- Embroidery snips (or spring-handle shears) – Their very small and very sharp point are perfect for trimming threads close to the fabric. Larger fabric scissors typically have dull tips, so cannot get as close to the fabric as you sometimes need. I personally use a pair I bought years back from the Pampered Chef!
- Seam rippers – Let me tell you my friends… you need about FIVE of these when sewing. Ok, truthfully, though, these are by far one of the most important sewing tools you need to have in your box, so having two or three laying around is a good idea. They’re used to remove stitches, be it from boo-boos, mess-ups, uh-ohs, or occasionally something intentional like basting stitches. It doesn’t matter if you’ve been sewing for one day or 50 years – you will inevitably need to rip out a seam or two, and this is the tool you need.
- A rotary cutting mat – Also known as a self-healing mat, these mats are used with the next item on our list (rotary cutters) to provide the perfect base to cut smooth edges along your acrylic quilters rulers. They ‘heal’ themselves. to you don’t have to worry about slicing into them. I also use my mat when I’m pinning fabric together as I need to protect whatever table surface I’m using.
- Rotary cutters – These handy tools cut cleanly through multiple layers of fabric depending on the size cutter/blade you choose. They can be used to make bias tape and cut out patterns, as well. The blade is VERY sharp, so you need to be careful when using them, and for that reason I do not recommend using these without a rotary cutting mat or you will damage your table surface.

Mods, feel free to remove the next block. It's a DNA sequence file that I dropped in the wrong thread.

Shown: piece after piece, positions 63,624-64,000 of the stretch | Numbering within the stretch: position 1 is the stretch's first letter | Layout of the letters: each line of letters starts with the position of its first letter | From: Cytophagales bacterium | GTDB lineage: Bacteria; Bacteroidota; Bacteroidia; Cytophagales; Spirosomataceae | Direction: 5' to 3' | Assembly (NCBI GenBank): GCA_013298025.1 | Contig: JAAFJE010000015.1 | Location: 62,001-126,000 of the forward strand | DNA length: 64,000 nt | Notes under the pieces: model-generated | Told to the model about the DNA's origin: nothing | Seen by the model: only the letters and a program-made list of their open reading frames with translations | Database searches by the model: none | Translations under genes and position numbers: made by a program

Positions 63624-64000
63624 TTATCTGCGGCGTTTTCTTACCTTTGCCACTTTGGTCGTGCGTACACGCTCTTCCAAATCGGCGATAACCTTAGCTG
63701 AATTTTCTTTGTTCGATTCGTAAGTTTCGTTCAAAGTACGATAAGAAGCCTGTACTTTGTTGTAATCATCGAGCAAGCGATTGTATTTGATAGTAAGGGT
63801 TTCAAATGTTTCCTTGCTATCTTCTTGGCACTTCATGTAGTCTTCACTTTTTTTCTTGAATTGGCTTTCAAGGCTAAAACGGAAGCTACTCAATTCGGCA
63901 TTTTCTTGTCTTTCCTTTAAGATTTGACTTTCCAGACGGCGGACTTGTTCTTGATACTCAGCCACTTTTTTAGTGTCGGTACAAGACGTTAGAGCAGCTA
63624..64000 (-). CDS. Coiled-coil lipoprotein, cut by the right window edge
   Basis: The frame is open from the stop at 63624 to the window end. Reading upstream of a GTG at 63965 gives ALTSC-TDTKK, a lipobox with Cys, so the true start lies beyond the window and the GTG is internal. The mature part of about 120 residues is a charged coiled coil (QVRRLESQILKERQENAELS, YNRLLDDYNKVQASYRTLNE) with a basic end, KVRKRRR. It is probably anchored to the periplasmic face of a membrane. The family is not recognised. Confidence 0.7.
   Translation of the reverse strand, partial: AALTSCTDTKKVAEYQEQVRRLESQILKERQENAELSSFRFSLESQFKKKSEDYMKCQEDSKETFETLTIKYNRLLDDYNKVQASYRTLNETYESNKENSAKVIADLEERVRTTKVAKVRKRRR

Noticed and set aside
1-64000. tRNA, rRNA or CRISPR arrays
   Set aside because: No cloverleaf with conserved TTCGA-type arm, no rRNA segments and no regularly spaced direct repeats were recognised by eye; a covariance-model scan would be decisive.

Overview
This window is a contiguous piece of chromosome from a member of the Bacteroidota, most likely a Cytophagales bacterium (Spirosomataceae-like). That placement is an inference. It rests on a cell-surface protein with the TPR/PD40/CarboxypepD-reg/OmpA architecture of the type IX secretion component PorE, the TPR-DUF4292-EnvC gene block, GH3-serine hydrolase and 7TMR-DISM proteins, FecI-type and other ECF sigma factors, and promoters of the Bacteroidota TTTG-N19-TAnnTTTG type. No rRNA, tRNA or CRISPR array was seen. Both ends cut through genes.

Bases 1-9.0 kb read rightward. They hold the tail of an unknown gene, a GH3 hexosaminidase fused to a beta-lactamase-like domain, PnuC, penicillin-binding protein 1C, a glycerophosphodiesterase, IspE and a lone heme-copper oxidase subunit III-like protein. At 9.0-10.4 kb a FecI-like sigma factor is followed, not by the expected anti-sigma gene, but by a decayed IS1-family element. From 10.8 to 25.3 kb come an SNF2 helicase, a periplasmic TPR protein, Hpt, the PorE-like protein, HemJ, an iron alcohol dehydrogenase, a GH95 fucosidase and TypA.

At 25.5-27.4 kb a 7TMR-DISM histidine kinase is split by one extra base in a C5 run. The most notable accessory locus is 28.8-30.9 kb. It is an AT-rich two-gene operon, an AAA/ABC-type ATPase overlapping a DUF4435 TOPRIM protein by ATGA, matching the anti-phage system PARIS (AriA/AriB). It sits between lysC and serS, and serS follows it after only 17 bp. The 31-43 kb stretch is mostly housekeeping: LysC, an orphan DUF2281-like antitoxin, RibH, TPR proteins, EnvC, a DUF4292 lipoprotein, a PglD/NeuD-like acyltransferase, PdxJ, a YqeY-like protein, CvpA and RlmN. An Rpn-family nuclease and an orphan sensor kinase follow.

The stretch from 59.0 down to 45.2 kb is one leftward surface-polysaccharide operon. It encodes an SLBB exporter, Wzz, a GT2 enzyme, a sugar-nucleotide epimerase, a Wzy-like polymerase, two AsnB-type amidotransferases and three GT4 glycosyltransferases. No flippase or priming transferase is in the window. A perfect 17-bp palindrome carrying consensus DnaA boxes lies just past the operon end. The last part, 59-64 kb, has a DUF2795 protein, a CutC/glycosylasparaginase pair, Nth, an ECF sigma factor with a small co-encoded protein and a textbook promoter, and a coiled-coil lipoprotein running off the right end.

- Basic sewing scissors – It is very important that you do not use your fabric scissors on anything but fabric, so you must have basic scissors on hand to cut paper, patterns, tape, and all other non-fabric materials you’ll need. They don’t need to be fancy – they just have to be different than your fabric scissors!
- Fabric scissors – Along with straight pins and your machine, this is a tool you cannot go without. You need to invest in a high-quality pair of scissors that you can sharpen when you need and will last forever. I have been using my heavy-duty mixed-media Fiskars for about six years now – on fabric only of course – since they can cut through several layers of fabric at once.